- 1999 English Amateur, Pac-10 Championship
- 2000 English Amateur, Pac-10 Championship
Professional wins (21)
PGA Tour wins (3)
|No.||Date||Tournament||Winning score||To par||Margin of
|1||5 Apr 2009||Shell Houston Open||66-70-69-72=277||−11||Playoff||J. B. Holmes|
|2||11 Mar 2018||Valspar Championship||70-68-71-65=274||−10||1 stroke||Patrick Reed, Tiger Woods|
|3||24 Mar 2019||Valspar Championship (2)||70-66-68-72=276||−8||1 stroke||Jason Kokrak, Louis Oosthuizen|
PGA Tour playoff record (1–2)
|1||2009||Shell Houston Open||J. B. Holmes||Won with bogey on first extra hole|
|2||2015||Northern Trust Open||James Hahn, Dustin Johnson||Hahn won with birdie on third extra hole|
Casey eliminated by birdie on second hole
|3||2015||Travelers Championship||Bubba Watson||Lost to birdie on second extra hole|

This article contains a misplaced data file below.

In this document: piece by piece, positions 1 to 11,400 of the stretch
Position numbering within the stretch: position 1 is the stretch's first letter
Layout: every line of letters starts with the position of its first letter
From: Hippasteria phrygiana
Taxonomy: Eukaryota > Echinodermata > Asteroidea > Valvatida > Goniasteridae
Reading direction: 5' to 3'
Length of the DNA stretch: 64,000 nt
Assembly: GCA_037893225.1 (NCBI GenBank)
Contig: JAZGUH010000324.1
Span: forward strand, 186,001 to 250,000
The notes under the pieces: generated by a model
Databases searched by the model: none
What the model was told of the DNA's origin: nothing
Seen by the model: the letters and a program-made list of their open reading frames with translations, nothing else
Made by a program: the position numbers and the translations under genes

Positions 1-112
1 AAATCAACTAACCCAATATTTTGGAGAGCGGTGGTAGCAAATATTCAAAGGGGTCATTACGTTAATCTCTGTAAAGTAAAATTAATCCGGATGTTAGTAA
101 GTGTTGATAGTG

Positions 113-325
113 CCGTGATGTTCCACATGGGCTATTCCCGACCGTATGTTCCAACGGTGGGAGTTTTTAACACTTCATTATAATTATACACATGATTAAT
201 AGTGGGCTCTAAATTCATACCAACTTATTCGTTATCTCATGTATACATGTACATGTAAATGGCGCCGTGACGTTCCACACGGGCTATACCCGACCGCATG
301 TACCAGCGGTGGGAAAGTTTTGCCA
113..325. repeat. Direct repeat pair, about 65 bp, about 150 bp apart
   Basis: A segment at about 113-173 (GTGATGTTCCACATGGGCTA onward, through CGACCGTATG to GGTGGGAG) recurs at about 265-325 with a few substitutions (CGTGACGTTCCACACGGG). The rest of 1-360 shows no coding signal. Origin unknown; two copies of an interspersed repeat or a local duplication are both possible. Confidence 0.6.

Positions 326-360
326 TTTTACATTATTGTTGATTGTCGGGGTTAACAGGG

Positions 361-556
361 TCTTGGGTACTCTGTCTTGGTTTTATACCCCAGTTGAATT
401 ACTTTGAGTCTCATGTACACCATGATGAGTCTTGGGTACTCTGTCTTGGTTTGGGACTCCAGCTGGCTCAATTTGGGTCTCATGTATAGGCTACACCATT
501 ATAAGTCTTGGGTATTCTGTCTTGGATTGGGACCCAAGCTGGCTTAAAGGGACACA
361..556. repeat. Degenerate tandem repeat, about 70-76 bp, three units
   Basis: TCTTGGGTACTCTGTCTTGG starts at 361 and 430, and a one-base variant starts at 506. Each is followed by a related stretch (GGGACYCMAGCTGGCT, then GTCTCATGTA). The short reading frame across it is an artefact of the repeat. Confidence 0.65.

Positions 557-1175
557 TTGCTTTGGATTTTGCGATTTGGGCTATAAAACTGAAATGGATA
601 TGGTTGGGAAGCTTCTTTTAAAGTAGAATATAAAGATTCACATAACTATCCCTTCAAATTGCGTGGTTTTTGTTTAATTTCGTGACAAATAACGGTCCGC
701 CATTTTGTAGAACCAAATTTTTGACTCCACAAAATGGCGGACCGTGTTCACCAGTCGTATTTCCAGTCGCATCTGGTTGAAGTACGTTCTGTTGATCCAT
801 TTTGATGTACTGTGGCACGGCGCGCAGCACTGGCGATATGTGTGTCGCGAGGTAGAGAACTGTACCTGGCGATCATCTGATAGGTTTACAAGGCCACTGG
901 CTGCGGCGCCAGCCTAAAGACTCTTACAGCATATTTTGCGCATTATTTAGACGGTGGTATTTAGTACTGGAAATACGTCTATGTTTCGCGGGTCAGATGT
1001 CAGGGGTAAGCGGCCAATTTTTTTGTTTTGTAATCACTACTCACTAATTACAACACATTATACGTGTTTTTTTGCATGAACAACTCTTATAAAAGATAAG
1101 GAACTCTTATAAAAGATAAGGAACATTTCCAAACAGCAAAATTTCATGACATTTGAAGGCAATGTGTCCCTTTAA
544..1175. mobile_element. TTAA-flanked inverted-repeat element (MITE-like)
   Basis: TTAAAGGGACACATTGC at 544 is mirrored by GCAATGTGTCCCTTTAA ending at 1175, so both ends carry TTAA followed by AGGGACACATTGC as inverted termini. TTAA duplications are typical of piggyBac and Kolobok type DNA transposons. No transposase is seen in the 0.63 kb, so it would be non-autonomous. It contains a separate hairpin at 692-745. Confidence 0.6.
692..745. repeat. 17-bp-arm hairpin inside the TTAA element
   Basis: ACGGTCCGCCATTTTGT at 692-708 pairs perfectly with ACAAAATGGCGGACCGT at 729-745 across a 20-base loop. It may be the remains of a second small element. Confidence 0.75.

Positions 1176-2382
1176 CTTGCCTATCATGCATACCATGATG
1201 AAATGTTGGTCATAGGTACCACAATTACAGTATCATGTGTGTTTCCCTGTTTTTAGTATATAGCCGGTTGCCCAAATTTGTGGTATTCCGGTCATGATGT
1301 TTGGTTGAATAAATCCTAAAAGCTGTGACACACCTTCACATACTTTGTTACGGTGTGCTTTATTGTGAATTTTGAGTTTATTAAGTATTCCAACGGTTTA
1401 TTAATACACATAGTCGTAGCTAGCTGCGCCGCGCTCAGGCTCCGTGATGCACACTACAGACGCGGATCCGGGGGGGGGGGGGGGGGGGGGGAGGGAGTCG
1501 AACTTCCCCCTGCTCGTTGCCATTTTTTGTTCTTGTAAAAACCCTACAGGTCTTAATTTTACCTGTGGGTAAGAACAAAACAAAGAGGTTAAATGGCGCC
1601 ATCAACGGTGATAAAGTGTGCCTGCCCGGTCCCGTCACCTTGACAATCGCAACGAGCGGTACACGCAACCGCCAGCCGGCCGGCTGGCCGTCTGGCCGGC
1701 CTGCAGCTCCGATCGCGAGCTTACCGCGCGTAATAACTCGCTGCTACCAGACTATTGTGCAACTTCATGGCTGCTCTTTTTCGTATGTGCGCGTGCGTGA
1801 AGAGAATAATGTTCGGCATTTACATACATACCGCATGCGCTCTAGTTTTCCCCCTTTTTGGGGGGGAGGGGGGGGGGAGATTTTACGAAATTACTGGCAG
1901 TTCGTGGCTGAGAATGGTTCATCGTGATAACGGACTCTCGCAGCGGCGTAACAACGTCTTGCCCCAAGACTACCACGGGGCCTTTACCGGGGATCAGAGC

European Tour wins (15)
|BMW PGA Championships (1)|
|Other European Tour (14)|
|No.||Date||Tournament||Winning score||To par||Margin of
|1||26 Aug 2001||Gleneagles Scottish PGA Championship||69-69-67-69=274||−14||1 stroke||Alex Čejka|
|2||9 Feb 2003||ANZ Championship1||45 pts (8-10-21-6=45)||4 points||Stuart Appleby, Nick O'Hern|
|3||11 May 2003||Benson & Hedges International Open||71-69-66-71=277||−11||4 strokes||Pádraig Harrington|
|4||20 Mar 2005||TCL Classic2||64-68-68-66=266||−22||Playoff||Paul McGinley|
|5||27 Nov 2005
|Volvo China Open2||71-69-70-65=275||−13||Playoff||Oliver Wilson|
|6||25 Jun 2006||Johnnie Walker Championship
at Gleneagles (2)
|67-71-66-72=276||−16||1 stroke||Andrew Marshall, Søren Hansen|
|7||17 Sep 2006||HSBC World Match Play Championship||10 & 8||Shaun Micheel|
|8||21 Jan 2007||Abu Dhabi Golf Championship||71-68-67-65=271||−17||1 stroke||Peter Hanson, Miguel Ángel Jiménez|